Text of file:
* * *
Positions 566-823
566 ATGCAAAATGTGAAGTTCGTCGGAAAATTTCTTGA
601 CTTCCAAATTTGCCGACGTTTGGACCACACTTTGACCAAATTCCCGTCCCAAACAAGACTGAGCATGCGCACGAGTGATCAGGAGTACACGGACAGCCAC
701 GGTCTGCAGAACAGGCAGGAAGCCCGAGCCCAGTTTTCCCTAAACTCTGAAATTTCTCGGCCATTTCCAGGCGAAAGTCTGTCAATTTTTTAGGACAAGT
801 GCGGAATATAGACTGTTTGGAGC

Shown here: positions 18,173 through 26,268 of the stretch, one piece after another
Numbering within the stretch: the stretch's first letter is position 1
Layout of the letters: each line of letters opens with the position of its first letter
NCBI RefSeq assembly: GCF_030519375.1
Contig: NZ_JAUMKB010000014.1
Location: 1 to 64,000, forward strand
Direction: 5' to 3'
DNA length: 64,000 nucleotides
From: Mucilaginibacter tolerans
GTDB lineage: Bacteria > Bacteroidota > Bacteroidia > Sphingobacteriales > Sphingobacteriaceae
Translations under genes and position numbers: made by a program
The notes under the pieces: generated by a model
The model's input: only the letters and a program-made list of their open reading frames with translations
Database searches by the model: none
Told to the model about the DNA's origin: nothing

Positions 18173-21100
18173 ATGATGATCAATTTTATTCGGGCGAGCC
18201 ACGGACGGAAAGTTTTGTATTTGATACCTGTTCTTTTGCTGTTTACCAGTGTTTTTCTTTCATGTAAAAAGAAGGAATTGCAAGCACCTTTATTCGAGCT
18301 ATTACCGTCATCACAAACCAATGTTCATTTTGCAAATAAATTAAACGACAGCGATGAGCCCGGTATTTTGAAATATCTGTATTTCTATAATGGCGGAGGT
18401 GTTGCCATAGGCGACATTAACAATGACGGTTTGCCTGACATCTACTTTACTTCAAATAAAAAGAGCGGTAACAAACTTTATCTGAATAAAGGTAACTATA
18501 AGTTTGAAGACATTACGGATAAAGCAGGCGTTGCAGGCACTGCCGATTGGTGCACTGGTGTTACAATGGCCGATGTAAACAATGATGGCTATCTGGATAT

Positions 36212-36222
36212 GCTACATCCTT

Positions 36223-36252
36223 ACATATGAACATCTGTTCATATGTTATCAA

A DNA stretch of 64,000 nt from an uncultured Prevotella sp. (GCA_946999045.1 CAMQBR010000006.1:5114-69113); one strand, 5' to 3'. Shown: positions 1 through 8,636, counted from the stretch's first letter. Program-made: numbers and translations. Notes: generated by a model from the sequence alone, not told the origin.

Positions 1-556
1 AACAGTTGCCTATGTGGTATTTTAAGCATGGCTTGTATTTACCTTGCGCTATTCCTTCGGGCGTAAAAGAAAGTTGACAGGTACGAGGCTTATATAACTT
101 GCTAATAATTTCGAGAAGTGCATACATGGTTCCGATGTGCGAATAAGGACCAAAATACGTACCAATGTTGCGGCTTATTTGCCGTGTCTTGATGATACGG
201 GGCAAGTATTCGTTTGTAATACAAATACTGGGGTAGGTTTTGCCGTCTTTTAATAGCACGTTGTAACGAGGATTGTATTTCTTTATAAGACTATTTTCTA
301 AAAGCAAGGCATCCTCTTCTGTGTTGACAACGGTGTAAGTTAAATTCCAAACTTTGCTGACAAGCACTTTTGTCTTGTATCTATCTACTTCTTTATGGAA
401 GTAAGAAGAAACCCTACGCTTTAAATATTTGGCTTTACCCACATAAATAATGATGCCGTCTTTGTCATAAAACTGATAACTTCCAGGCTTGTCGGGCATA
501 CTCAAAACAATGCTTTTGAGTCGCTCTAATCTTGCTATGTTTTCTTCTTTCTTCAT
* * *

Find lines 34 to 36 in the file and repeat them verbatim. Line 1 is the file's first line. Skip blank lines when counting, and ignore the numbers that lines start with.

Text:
101 GCTAATAATTTCGAGAAGTGCATACATGGTTCCGATGTGCGAATAAGGACCAAAATACGTACCAATGTTGCGGCTTATTTGCCGTGTCTTGATGATACGG
201 GGCAAGTATTCGTTTGTAATACAAATACTGGGGTAGGTTTTGCCGTCTTTTAATAGCACGTTGTAACGAGGATTGTATTTCTTTATAAGACTATTTTCTA
301 AAAGCAAGGCATCCTCTTCTGTGTTGACAACGGTGTAAGTTAAATTCCAAACTTTGCTGACAAGCACTTTTGTCTTGTATCTATCTACTTCTTTATGGAA